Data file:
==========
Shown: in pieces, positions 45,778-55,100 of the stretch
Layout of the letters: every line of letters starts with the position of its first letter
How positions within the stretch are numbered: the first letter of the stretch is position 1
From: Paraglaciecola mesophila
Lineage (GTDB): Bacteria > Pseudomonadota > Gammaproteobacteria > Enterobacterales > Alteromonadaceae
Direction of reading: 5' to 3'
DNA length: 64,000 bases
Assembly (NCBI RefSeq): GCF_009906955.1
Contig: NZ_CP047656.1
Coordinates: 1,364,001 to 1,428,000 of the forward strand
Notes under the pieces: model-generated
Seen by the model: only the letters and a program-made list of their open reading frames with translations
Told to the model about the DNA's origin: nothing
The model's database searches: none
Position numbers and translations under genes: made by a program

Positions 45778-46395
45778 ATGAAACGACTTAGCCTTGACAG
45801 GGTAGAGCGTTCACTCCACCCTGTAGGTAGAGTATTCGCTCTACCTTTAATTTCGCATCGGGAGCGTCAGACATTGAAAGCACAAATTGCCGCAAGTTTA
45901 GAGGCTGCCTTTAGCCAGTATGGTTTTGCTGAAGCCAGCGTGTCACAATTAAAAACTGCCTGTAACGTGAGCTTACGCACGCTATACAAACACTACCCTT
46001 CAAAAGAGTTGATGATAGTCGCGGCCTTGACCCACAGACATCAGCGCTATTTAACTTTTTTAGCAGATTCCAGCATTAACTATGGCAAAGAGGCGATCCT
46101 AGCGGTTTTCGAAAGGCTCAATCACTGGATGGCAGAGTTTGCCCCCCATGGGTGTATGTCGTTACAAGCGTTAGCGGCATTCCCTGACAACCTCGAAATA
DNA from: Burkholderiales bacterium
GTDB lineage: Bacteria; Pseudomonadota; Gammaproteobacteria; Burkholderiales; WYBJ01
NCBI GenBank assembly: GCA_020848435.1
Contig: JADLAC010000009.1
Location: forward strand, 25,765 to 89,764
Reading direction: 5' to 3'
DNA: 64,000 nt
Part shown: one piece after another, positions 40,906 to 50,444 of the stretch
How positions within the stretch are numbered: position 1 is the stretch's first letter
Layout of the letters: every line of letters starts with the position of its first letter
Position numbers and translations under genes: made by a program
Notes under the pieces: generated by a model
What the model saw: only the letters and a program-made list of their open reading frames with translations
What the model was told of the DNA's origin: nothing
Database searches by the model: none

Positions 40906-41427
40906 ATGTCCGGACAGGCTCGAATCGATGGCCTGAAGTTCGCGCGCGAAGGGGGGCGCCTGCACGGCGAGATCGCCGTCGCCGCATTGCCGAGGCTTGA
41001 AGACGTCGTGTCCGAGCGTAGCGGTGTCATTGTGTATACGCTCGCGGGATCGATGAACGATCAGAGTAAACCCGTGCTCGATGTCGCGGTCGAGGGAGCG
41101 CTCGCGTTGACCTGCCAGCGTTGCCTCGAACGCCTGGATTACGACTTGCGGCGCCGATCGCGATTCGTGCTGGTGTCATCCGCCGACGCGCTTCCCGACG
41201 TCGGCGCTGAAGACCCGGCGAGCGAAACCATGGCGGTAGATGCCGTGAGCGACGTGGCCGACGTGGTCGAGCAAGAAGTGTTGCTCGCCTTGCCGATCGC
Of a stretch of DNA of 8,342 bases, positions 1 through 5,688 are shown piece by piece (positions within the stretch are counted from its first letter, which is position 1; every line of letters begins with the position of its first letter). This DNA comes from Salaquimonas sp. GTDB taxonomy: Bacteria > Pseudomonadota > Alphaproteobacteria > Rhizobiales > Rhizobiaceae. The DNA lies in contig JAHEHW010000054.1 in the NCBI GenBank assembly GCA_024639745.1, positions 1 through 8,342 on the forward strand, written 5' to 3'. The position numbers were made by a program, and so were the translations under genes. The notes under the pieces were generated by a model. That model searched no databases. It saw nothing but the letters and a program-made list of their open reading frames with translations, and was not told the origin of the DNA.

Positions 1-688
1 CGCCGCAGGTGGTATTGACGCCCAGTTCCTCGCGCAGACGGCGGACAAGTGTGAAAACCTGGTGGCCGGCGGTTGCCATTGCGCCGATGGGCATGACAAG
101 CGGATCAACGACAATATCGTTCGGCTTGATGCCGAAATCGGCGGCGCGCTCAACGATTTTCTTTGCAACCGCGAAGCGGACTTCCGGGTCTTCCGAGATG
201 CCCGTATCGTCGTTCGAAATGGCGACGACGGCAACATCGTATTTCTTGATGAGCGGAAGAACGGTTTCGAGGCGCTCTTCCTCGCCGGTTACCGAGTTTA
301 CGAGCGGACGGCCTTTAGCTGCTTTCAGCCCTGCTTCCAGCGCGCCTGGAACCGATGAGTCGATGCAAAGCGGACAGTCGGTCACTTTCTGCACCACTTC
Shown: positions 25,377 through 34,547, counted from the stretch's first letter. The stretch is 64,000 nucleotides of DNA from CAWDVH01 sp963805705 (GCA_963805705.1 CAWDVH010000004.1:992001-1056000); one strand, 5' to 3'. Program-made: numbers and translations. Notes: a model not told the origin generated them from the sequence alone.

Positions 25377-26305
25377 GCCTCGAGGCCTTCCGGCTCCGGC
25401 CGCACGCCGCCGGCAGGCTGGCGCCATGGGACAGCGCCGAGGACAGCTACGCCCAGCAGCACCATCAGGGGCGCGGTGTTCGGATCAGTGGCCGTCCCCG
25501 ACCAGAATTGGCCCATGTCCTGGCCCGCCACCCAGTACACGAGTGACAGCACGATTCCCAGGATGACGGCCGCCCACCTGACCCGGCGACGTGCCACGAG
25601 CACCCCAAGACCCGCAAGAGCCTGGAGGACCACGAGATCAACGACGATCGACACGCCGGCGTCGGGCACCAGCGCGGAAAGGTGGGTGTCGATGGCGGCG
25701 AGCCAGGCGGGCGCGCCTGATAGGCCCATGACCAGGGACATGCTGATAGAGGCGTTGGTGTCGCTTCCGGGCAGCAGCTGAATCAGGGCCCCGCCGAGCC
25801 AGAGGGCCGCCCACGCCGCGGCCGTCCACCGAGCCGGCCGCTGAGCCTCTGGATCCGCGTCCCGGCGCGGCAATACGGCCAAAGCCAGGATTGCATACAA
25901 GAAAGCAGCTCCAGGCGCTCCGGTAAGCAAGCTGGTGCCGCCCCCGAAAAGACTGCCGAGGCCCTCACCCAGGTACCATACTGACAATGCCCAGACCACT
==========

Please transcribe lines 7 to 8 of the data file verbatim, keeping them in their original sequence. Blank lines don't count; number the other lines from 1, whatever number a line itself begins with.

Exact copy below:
DNA length: 64,000 bases
Assembly (NCBI RefSeq): GCF_009906955.1